The relationship between and the civilizing process and the production of written material especially by women of the gentry class and above in the early modern period “saw a significant growth in the rates of female literacy, particularly in the cities” (Barker-Benfield 1992, p. 163), leading to fashioning a feminine expression that highlights new emphatic sensibilities to reform society. What accelerated the civilizing process is the constant questioning of the status of women in society as well as the genesis of women writers in the period, according to Graham Barker-Benfield (1992, p. 278). For this article, Hutchinson and Cavendish are chosen to represent a case where empathy for the other is clearly a distinguishable occurrence as members of warring groups in the Civil War period, who, according to Nigel Wheale, “was the elite which had most to lose in the periods of crisis” (Wheale 2007, p. 25), resulting in anxieties throughout both Hutchinson’s and Cavendish’s chosen writings; yet, the authors could be empathizing not just to support a peaceful living for all, but they might also be seeing the value of bipartisanship at the time, a quality which is not always present at times of war. This research illuminates the writings of Hutchinson and Cavendish, both of whom created voices that reject tribalism for a more empathic society where reasonable contestations should be heard even if they are against one’s ideals.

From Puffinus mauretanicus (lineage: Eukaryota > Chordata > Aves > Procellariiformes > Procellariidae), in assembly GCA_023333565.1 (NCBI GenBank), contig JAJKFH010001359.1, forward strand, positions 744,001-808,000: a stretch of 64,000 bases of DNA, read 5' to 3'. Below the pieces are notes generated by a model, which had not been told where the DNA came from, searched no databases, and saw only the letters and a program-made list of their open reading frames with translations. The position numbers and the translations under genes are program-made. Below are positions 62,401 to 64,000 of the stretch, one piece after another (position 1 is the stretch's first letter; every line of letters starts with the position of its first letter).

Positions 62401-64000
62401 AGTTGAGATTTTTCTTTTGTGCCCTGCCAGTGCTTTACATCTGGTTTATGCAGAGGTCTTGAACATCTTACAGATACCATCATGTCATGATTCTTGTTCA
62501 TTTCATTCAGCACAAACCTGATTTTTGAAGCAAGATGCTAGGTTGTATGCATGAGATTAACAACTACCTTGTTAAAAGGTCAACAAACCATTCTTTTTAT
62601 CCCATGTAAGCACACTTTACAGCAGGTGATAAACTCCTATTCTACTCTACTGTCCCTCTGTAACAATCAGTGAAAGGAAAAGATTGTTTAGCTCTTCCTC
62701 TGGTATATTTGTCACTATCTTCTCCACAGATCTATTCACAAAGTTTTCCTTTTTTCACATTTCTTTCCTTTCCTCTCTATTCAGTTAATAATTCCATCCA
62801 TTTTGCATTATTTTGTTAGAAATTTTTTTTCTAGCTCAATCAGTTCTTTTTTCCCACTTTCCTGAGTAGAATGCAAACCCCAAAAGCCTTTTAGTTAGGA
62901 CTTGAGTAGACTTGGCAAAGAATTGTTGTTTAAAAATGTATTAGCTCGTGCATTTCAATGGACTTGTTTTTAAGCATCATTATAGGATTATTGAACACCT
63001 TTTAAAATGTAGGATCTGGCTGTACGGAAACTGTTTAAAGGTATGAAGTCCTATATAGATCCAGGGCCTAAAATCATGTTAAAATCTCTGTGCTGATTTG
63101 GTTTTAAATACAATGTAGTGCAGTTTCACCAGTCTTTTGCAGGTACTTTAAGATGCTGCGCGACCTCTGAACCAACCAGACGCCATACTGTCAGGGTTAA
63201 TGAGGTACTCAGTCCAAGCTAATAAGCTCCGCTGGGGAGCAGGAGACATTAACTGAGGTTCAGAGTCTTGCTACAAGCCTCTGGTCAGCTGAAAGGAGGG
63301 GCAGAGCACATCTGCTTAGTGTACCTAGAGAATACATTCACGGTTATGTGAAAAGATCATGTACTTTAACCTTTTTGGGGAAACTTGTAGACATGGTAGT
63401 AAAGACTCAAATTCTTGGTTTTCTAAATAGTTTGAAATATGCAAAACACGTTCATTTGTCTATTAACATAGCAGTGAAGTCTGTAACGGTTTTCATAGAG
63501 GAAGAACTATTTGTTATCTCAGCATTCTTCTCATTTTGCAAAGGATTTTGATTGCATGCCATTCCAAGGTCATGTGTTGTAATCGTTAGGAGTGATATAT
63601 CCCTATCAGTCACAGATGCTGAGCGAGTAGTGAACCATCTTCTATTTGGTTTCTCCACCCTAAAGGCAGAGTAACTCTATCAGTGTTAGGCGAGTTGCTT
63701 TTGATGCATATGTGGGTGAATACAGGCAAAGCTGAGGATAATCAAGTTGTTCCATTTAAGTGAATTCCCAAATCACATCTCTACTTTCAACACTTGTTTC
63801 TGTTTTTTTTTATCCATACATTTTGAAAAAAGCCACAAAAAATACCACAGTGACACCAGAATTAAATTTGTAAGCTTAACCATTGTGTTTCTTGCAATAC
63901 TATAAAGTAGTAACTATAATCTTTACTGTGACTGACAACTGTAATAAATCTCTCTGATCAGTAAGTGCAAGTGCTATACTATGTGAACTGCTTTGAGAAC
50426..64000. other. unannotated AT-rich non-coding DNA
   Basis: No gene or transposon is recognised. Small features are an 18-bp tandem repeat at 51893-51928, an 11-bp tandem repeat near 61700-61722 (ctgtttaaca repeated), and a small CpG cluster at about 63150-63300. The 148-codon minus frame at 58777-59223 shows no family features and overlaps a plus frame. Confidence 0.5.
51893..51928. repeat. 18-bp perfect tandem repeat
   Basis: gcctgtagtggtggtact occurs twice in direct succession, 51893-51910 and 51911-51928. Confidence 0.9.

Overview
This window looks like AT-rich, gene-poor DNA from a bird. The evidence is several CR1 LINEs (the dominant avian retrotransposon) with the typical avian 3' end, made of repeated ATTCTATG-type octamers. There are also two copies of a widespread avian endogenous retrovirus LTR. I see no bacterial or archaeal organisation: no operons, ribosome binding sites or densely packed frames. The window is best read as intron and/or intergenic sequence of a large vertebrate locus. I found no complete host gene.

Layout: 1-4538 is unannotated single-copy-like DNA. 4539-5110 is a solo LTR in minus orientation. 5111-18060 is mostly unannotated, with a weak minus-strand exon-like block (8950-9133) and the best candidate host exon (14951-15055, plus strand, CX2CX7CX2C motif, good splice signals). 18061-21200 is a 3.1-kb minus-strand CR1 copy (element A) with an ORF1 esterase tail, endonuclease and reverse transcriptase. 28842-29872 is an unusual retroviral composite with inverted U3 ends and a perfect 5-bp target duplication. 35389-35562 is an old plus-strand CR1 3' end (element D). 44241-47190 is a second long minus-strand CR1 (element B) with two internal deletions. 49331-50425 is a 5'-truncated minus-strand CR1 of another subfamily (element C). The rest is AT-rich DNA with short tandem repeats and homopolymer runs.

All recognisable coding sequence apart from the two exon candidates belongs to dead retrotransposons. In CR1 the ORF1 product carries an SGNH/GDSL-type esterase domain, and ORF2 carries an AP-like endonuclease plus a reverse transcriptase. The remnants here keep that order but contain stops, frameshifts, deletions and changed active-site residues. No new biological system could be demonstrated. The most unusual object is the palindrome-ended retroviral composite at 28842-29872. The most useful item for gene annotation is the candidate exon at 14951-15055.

Recent insights from cognitive science that are relevant to Hutchinson’s and Cavendish’s writings focus on “empathy’s role in pro-social and altruistic behavior” (Coplan and Goldie 2011, p. xxii), which specifically looks at the moral significance of empathy and its ethics of care, which include insights from researchers like Martin Hoffman, Steven Pinker, Amy Coplan, and Peter Goldie, among others. These researchers provide the scientific cognitive material for empathy based on experimental analyses, gaining insights about perspective-taking, which is the ability to feel and think from other points of view; mind-reading, or empathic accuracy, which is the ability to accurately guess someone’s mind via physical or language cues; emotional contagion, which is a process of communicating one’s feelings and inner emotions to surrounding environment; familiarity bias, which is the human tendency to feel empathy for people similar to oneself and to withhold empathy from those outside one’s group; and authorial strategic empathizing, which is instigating readers’ empathy through devised situations, among other cognitive processes. For example, Hoffman “highlights the role of empathy in moral emotion, motivation, and behavior” (Hoffman 2000, p. xxv). This emphasis on empathy as an ethic to be valued by all during difficult times resonates with arguments about the civilizing process as described by Norbert Elias, Steven Pinker, and Keith Thomas. Despite differences, these scholars argue that the civilizing process such as the increased practice of perspective-taking through the increased literacy rates gradually decreased violence and increased the value of, trade, tolerance, just practices, and human cooperation. The civilizing process is not linear, and rather went through different setbacks; nevertheless, the process hascontinued till this very day. Norbrook points out many instances in the Memoirs where Hutchinson is engaged in scathing attacks against those who used their wit in a way that frustrated the cause of the parliamentarians like Dr. Huntingdon Plumtre (Hutchinson and Keeble 1995, p. 96) and James Chadwick (ibid., 1994, p. 97). In both cases, these vicious attacks on these characters were unavoidable as they violated civil conduct of breaching trust given to them by her husband, and the parliamentarians in general. Hutchinson cannot be considered for advancing feminist ideals, where in her Memoirs, she projects herself as subservient to her husband’s. Likewise, Deborah Boyle argues that Cavendish sees the absolutism of the King as “necessary to promote peace, it seems reasonable to infer that she thought Patriarchal marriage was also necessary to promote peace”, which dislodges the parliamentarian strife for limiting the powers of the monarchy (Boyle 2013, p. 528).